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A Bride for Keeps, Melissa Jagears’ freshman novel and published by Bethany House, is the story of two people whose fears nearly keep them from a most precious love.

On the unforgiving Kansas prairie, we meet Everett Cline, confirmed bachelor and overwhelmed farmer.  Having been rejected by four fiances, three of them mail-order brides, Everett is finished with romance.  Fortunately for him, his best friend’s wife and neighbor, Rachel, has one more trick up her sleeve.

After corresponding with the beautiful, fragile Julia, Rachel determines she would be the perfect helpmate for Everett.  Bringing her to the small Kansas town of Salt Flatts was easy.  Convincing Everett and Julia to make their partnership into a marriage – not so much.  Julia’s past has left her dreadfully afraid of men, particularly tall, handsome, blond men who resemble her abusive ex-fiance.  Can Everett’s gentle, godly personality eclipse his resemblance to Julia’s abuser?  Will Julia’s rejection of Everett cause his already guarded heart to fully harden?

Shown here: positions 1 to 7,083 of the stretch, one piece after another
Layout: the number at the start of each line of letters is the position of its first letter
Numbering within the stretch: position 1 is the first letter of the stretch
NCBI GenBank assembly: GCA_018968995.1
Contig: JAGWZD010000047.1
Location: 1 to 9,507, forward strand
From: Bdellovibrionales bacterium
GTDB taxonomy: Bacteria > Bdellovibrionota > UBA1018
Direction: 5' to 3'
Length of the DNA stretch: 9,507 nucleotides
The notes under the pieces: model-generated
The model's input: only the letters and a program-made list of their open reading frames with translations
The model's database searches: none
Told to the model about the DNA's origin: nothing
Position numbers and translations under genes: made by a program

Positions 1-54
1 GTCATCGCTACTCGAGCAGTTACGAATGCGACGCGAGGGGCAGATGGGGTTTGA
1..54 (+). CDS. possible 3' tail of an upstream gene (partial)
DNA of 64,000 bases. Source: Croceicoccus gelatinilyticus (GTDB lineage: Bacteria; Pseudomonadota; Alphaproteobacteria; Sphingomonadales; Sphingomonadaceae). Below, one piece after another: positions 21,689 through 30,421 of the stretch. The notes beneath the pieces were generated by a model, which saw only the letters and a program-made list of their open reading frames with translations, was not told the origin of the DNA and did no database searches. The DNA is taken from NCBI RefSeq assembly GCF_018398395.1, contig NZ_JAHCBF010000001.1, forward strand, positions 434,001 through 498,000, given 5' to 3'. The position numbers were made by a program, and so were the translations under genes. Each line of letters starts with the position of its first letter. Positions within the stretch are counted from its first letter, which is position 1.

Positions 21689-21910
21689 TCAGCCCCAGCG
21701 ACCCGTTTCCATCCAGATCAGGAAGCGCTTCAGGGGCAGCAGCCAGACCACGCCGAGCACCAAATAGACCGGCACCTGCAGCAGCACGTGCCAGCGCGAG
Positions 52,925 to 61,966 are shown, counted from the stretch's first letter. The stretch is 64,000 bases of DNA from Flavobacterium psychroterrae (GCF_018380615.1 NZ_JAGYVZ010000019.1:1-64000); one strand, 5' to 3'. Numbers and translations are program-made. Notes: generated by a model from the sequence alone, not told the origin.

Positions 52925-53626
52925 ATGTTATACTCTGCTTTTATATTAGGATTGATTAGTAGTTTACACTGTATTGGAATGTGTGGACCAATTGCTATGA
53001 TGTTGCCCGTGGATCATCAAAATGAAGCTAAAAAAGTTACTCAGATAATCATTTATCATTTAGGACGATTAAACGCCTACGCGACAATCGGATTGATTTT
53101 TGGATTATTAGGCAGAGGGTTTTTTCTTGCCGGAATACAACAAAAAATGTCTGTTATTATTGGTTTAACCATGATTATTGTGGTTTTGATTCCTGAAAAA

A Bride for Keeps is a gentle exploration of a blossoming love between two injured people facing not only the hardships of farming on a  desolate land, but also falling in love in a desolate world.  Melissa Jagears has cast an innocence over the entire novel, which may be enticing to many readers, particularly in the inspirational fiction category.  I prefer a grittier treatment of these subjects myself.  I also felt  as though the author brought us to the edge of emotion and sort of left us there as she switched scenes.  I never really became fully invested in Everett and Julia, and emotional investment in the characters is of utmost importance to me as a reader.

I give  A Bride for Keeps 3 stars.  Readers who like Janette Oke’s Love Comes Softly should find this book thoroughly engaging.

I received A Bride for Keeps by Melissa Jagears at no cost from Bethany House Publishers in return for an honest review.  My opinions are my own.

Amazon links on many of my posts are affiliate links.  When you purchase from Amazon after clicking there from my page, you are helping me to purchase goods to home educate my children.  Thank you!